- Time: 18 January, 1994, just before dawn.
Place: the city of Santiago de Compostela, Galicia, north-west Spain. The
event: 34 people report a very bright, luminous object, moving across the
sky, from the north-northeast towards west-southwest. The object, which
some witnesses said was as large as the full Moon, moved extremely slowly
some witnesses watched it for a full minute.
- Particularly telling are the testimonies
of a driver and passenger in a car travelling from Santiago de Compostela
northwards, towards La Coruña. Just after 8 a.m., the passenger
(sitting in the right-hand seat, next to the driver) saw the light appear
from her right, cross the highway in front of the car, and disappear over
the horizon to the left. The event was so leisurely that they had long
enough for them to stop their cars, get out, and watch the event.
- An object as bright as reported could
not have been more than about 5,000 metres above the ground otherwise
it would have been witnessed by witnesses over a wider area. Yet it was
only seen around Santiago. A meteor flying this low should have been much
brighter than the Sun, visible for hundreds of kilometres: and no meteor
ever flies so slowly that a witness would have time to stop the car, get
out, and continue to watch its descent.
- The search for an impact site was on,
but proved fruitless, until 22 April, three months later, when a Ms. E.
Dosil called the Observatory at the University of Santiago de Compostela
to report a strange gouge in a hillside close to a village called Cando.
Something had blasted up to 200 cubic metres of soil out of the ground,
uprooting large trees and throwing them up to 100 metres down the hill.
Curiously, a footpath immediately below the crater remained free of débris
and there was no sign of any artifact or meteorites.
- Yet calculations based on eye-witness
accounts of the trajectory of the bright object placed the impact site
within a kilometre of Cando. Was the Cando crater the impact site? And,
if so, of what? If it were a meteor, it should have been accompanied by
sonic booms and blast waves that would have punched out windows over a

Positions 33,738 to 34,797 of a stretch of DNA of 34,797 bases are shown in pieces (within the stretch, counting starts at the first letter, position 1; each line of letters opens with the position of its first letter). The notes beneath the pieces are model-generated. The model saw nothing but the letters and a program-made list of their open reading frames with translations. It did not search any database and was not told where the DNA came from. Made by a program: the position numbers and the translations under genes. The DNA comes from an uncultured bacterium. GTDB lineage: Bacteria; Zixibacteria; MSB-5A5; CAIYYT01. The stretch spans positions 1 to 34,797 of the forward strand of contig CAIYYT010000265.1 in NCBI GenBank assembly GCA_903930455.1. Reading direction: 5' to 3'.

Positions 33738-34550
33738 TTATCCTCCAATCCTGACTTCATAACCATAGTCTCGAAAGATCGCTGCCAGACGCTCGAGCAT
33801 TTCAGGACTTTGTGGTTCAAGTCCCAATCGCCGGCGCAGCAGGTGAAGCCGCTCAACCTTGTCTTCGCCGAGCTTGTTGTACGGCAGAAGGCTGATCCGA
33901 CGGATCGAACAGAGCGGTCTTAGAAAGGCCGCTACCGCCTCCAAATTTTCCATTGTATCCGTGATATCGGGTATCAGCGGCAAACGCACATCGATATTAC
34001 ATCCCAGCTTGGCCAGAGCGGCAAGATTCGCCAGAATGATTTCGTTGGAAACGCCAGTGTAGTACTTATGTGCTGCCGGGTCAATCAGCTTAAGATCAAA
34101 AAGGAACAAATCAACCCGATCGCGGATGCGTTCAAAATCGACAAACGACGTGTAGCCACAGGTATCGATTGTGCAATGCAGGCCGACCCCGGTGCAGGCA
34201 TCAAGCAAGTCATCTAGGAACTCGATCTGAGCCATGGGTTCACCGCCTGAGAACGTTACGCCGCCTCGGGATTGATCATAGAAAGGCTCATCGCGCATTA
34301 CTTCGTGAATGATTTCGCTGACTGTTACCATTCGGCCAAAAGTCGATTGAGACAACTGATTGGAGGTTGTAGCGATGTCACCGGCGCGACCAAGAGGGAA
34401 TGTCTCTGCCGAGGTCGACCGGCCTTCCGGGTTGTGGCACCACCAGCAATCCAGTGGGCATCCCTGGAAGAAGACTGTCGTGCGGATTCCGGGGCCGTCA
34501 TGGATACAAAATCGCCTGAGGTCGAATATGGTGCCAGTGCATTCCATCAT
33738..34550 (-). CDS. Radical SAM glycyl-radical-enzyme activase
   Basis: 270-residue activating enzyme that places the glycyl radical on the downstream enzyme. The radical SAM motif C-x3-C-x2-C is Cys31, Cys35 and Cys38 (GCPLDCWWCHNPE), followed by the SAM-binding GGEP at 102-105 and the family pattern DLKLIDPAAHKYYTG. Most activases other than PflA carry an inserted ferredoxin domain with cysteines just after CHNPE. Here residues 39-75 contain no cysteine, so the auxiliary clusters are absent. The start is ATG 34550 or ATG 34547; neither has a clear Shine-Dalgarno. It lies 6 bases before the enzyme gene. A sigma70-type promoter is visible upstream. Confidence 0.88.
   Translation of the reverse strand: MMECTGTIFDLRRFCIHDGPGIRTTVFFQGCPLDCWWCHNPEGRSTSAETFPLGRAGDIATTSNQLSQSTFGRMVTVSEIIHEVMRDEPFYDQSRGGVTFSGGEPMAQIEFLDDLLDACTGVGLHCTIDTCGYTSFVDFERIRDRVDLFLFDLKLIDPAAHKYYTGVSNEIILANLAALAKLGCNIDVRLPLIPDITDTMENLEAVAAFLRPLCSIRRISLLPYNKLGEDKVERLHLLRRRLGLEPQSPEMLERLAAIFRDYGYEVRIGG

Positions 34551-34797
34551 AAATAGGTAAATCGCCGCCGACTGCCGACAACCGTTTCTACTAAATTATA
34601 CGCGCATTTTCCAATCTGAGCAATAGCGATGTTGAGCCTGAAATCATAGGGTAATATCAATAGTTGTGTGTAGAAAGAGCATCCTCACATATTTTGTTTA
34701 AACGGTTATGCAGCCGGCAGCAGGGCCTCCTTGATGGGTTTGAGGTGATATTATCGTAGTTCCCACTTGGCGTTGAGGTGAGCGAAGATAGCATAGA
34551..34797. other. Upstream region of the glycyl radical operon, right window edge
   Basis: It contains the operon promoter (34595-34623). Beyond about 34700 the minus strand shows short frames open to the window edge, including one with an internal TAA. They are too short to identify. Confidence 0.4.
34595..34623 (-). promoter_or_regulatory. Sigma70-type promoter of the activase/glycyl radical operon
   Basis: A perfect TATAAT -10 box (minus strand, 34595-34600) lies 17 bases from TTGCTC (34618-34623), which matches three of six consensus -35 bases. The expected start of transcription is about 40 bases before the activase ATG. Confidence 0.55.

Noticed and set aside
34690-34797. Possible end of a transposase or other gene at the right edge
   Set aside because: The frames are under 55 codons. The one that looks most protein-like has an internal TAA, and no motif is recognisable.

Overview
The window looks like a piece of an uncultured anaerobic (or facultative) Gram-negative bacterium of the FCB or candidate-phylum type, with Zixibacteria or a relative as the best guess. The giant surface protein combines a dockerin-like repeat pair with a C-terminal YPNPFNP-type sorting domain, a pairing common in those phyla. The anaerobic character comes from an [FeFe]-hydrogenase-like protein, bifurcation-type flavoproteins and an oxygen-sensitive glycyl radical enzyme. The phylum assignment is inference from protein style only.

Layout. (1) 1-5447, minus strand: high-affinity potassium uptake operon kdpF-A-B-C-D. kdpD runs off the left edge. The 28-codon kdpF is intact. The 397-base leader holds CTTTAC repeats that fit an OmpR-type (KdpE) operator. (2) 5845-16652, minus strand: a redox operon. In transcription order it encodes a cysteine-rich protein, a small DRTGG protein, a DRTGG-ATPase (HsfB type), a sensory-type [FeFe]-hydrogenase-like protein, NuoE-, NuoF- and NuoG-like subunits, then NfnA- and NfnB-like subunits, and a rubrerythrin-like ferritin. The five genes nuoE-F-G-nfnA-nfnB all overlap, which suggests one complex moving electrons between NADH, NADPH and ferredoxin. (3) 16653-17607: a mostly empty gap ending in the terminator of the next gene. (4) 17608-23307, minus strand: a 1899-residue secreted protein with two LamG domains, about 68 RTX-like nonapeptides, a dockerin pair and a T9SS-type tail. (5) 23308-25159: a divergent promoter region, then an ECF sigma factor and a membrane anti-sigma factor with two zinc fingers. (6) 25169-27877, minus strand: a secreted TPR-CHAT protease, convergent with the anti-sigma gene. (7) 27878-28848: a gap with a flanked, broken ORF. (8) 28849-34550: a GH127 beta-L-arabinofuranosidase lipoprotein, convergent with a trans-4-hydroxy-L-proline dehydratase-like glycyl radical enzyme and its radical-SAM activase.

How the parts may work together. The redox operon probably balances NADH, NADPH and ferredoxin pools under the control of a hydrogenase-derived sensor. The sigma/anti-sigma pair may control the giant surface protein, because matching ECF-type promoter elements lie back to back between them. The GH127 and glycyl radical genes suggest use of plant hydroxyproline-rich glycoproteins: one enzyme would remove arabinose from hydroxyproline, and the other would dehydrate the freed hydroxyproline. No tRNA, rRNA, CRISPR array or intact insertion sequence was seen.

wide area. It did no such thing residents of Cando reported hearing a
thunderous noise, but this was no surprise, as it was raining heavily all
that week. Could the crater have been a coincidental landslide, a common
feature of wet, muddy Galician winters? No, because the footpath immediately
next to the crater was clear, and what landslide throws mature trees 100
metres through the air?
- This sounds like a plot for the X Files,
but is in fact a real story, reported by Zdenek Ceplecha of the Ondrejov
Observatory in the Czech Republic (a coodinator of a Europe-wide meteor
monitoring iniative) and his colleagues, in Meteoritics and Planetary Science.
- The researchers suggest, as the least
implausible explanation, that the crater was caused by a blast of subterranean
gases which, removing the topsoil in a sudden explosion, vented into the
air. The convective action of such a rising plume would create an electric
charge separation sufficient to ignite the gases, accounting for the observed
- But conspiracy theorists will have much
sport with the loose ends.
- First, the researchers cannot rule out
an earthquake, which in normal circumstances would have been picked up
by a sensor at Santiago de Compostela and relayed by telephone to the University
Geophysical Observatory but on 17 and 18 January, the telephone line was
- Second: it could be that a military missile
was the cause of the impact, but the researchers report that "this
was excluded by appropriate authorities". Well, the first thing that
springs to the mind of any X Files fan is 'plausible deniability'.
- And nothing was found to indicate the
presence of any artifact: but it took three months for the researchers
to find the site; covert clearance could have removed all traces of everything:
and this could account for the suspiciously clean surface of the footpath
that admits access to the site
- And then there's alien visitations